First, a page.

Matt Chandler explains our role (he specifically speaks to parenting but it applies to camp counseling).  Our role is to gather kindling and gather kindling and gather kindling.  And then we pray that the Holy Spirit will set their soul ablaze for His glory. We don’t need to feel the weight of converting.  You herald and God converts. (Should you reverse it, the roots will be shallow and fire extinguishable.)

Moralism = death. Gospel = life

This one is probably the one that gets me the most fired up.  Here is why: often we see a behavior we know is wrong and we try to stop that behavior.  Or we know the potential wrong behavior will be faced so we try and deter them.  So as we read Scripture we read the commands and teach those but at the neglect of the Gospel.

For example.  For middle and high schoolers, our tendency is to teach the command against premarital sex or drinking to get drunk.  On the surface this seems rooted in a desire to see the student flourish but these commands are devastating if divorced from the Gospel.

Consistently in Scripture we see the command but they are ALWAYS prefaced by the Gospel.  In Colossians 3, it would be easy to jump to the commands about putting to death—“sexual immorality, impurity, passion, evil desire, and covetousness…”—but what is the natural tendency actually acts against the Gospel.  Paul, before discussing action, first says in verse 1 “If then you have been raised with Christ…” This is huge!

Paul, before attacking the sin to be put to death, prefaces it by saying if you are a Christian, if you have been so moved by the Gospel, if Christ has saved you and changed your very desires THEN!  THEN put to death sin.  Why?  Because sin is rebellion against God and robs you of your joy.  Paul constantly reminded his people of the Gospel (1 Corinthians 15).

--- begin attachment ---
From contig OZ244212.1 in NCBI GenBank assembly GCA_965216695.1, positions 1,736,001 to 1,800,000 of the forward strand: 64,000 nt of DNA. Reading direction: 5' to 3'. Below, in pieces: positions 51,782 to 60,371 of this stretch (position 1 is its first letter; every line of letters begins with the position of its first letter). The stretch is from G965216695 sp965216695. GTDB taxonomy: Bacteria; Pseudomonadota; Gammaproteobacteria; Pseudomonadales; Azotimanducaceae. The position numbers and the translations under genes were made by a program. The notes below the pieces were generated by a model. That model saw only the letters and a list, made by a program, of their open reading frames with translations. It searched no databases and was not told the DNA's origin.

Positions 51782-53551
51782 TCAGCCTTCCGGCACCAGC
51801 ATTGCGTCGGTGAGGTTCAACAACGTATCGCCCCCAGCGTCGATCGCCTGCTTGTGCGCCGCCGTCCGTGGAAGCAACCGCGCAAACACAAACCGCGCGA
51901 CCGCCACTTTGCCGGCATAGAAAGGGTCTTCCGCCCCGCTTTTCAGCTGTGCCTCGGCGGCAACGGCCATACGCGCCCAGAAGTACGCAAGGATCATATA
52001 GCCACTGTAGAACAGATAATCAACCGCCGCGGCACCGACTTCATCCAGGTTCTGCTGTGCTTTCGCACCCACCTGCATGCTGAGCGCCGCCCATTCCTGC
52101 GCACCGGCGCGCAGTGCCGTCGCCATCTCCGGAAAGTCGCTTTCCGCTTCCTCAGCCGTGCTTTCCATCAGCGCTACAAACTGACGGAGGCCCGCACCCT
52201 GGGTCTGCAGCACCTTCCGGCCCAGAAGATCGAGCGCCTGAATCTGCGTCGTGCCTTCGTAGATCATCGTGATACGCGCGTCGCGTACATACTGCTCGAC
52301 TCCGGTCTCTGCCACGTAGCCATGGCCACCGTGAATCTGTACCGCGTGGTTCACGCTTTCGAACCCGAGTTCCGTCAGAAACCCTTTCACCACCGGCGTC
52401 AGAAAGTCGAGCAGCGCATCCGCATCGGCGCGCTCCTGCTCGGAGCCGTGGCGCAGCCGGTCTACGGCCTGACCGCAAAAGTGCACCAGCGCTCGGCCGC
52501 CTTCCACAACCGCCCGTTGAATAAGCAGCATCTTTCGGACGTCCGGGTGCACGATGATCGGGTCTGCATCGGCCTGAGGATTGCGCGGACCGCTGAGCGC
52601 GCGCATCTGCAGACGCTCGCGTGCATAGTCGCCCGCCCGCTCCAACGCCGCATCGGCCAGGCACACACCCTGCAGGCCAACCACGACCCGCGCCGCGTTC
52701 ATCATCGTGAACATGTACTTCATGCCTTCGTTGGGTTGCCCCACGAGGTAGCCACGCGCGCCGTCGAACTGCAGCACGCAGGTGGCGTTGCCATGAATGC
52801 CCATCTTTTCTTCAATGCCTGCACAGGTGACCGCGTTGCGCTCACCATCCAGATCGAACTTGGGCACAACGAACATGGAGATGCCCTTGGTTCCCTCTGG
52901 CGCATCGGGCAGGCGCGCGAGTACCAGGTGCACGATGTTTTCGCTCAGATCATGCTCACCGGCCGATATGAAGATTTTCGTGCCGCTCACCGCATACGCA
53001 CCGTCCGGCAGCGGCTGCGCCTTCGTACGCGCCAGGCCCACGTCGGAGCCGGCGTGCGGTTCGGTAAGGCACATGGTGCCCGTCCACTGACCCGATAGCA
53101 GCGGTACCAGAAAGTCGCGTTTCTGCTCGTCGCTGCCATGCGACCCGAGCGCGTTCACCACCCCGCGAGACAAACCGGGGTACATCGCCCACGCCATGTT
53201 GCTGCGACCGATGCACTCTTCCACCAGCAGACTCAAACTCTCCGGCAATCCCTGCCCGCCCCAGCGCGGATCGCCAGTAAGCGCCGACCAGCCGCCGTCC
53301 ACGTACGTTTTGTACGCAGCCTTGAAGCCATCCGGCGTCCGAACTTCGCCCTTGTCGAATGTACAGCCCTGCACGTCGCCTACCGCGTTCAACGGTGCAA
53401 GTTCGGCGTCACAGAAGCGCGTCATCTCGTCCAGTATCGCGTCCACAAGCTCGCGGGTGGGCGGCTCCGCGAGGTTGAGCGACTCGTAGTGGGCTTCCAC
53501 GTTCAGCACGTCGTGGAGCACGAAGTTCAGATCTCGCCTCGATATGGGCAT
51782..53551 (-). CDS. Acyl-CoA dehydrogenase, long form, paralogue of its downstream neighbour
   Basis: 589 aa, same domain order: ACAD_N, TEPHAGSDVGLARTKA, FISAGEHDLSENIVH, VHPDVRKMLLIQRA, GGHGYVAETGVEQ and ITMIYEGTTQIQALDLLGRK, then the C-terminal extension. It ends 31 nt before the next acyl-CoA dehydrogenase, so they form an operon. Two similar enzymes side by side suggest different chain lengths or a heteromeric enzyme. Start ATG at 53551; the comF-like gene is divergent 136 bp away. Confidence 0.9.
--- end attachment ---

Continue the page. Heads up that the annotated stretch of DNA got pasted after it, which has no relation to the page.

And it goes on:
Should we teach behavioral modification, that their problem is to just stop doing those behaviors and then God will really love them, it will put a weight upon them they were never meant to carry and being crushed under that weight is inevitable.

(Briefly, in teaching the stories in the Bible when we try to find our place, we cannot take Christ’s place.  The story of David and Goliath is not about you defeating the giants in your life.  I cannot tell you how many times I have had that taught to me.  Moses crossing the read sea is not about how you can triumph over the surging waters in your life.  In that story, you are not Moses or David: Christ is.  Christ is the better David who has slain the giant of Satan, death, sin, and Hell.  We are the cowardly troops too scared to show our faces for the fight.  Christ is the better Moses who saves His people from impending doom and we are the grumbling and complaining Hebrews.  Christ is the hero.  Christ wins.)

My fear is that we teach “campers don’t drink, don’t have sex, don’t think have bad self esteem, don’t look at porn” and we assume they know the Gospel.  (Yes, teach them how to live well.  But be sure that you teach the Gospel first.) That God has already declared them just and He rejoices over them.  Jesus knew all the bad, sinful, God hating actions I would commit AND HE WENT TO THE CROSS ANYWAYS!

There is life in that message.

I have confidence in the Lord that He will go before you and save campers. Go.  Go participate with Him. It will build your faith and bring you more joy.  Do all for the glory of Christ.  Be motivated and encouraged by the Gospel daily and have fun with the kids.  You have a great summer ahead of you.

Catch up on part 1 (Heart) and part 2 (the Co-Laborers)

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I am fighting to believe.
My fight is the fight to believe. I also fight to rest and have joy in my God.